"Yes; I understand you, Doodles."

"I always choose that she shall know that I'm there." And Captain Boodle, as he repeated these manly words with a firm voice, put out his hands as though he were handling the horse's rein. "Their mouths are never so fine then, and they generally want to be brought up to the bit, d'ye see?—up to the bit. When a mare has been trained to her work, and knows what she's at in her running, she's all the better for feeling a fellow's hands as she's going. She likes it rather. It gives her confidence, and makes her know where she is. And look here, Clavvy, when she comes to her fences, give her her head; but steady her first, and make her know that you're there. Damme; whatever you do, let her know that you're there. There's nothing like it. She'll think all the more of the fellow that's piloting her. And look here, Clavvy; ride her with spurs. Always ride a trained mare with spurs. Let her know that they're on; and if she tries to get her head, give 'em her. Yes, by George, give 'em her." And Captain Boodle in his energy twisted himself in his chair, and brought his heel round, so that it could be seen by Archie. Then he produced a sharp click with his tongue, and made the peculiar jerk with the muscle of his legs, whereby he was accustomed to evoke the agility of his horses. After that he looked triumphantly at his friend. "Give 'em her, Clavvy, and she'll like you the better for it. She'll know then that you mean it."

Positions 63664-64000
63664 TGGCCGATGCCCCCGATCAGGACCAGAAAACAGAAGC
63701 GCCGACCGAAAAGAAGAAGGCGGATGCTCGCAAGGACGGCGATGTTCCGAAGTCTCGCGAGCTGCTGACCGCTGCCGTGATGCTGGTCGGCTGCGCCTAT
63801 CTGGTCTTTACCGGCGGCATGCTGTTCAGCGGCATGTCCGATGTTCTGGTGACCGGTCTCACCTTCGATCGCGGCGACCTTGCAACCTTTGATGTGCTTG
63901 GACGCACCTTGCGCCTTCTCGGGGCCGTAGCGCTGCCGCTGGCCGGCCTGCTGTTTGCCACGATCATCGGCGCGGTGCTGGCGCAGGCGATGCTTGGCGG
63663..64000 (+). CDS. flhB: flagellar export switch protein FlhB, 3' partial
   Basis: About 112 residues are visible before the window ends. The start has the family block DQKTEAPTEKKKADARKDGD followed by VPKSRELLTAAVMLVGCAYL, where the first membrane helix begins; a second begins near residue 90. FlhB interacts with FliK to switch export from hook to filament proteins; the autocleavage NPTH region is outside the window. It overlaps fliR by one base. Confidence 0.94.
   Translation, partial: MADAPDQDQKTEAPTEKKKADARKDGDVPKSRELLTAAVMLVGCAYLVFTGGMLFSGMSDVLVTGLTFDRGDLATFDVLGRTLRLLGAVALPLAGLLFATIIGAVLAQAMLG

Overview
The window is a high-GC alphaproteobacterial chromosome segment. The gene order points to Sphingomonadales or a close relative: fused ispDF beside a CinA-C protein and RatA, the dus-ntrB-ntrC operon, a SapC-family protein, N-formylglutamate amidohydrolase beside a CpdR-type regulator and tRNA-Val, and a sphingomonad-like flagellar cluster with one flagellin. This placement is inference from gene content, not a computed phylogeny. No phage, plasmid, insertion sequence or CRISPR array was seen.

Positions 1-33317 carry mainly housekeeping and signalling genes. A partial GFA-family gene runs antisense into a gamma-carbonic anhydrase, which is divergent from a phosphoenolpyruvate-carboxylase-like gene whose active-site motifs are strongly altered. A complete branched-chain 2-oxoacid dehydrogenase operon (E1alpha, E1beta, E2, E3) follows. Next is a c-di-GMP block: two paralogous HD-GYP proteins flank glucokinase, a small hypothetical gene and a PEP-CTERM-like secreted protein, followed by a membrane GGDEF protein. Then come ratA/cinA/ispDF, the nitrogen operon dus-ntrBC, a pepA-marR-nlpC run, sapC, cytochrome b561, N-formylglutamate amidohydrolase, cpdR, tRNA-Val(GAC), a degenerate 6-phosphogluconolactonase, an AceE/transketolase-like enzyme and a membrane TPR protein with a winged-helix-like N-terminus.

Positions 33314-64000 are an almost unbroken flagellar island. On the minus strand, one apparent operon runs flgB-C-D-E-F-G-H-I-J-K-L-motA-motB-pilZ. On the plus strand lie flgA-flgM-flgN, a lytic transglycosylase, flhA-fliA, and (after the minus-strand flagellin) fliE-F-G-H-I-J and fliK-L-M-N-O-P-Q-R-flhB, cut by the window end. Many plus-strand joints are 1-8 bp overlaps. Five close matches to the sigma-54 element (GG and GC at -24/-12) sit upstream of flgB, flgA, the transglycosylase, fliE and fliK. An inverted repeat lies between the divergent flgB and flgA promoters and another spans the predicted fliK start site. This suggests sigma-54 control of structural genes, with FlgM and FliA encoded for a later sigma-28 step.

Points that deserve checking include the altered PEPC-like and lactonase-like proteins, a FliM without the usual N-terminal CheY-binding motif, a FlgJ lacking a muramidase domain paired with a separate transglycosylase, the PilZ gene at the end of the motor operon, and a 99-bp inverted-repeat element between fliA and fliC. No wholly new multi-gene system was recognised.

It’s amusing in one way but grotesque in another. Selfish and greedy of money, these kinds of men, Trollope says, and disdainful of the feelings of all those with whom they came in contact. On the other hand, Trollope describes a family with approbation:

The Burtons were an active, energetic people who sympathized with each other in labour and success,—and in endurance also; but who had little sympathy to express for the weaknesses of grief. When her children had stumbled in their play, bruising their little noses, and barking their little shins, Mrs. Burton, the elder, had been wont to bid them rise, asking them what their legs were for, if they could not stand. So they had dried their own little eyes with their own little fists, and had learned to understand that the rubs of the world were to be borne in silence. This rub that had come to Florence was of grave import, and had gone deeper than the outward skin; but still the old lesson had its effect.

I like Trollope’s faith in resilience and indomitability as I do the stoicism of the Victorians, toughness still evident in the UK today. Also Victorian about Trollope is his earnestness – he is sincere in his opinions on the serious issues of love, money, profession, work ethic, the elements of good and bad marriages, and individual integrity (e.g. Priscilla Stanbury in He Knew He Was Right).

I must confess that in Trollope I tend to tolerate the love story and run with relief to other characters like Archie, Sophie, and Count Paterhoff. Lady Ongar, after her terrible mistake in marrying for money, holds her dignity and charm well. Sir Hugh is a portrait of a truly terrible husband with Hermione as his beaten-down wife who still manages to love him. Capt. Boodle, in his coarse advice given above, shows the hazards in the wake of marrying for money – to be the subject for such speculations can’t be comforting.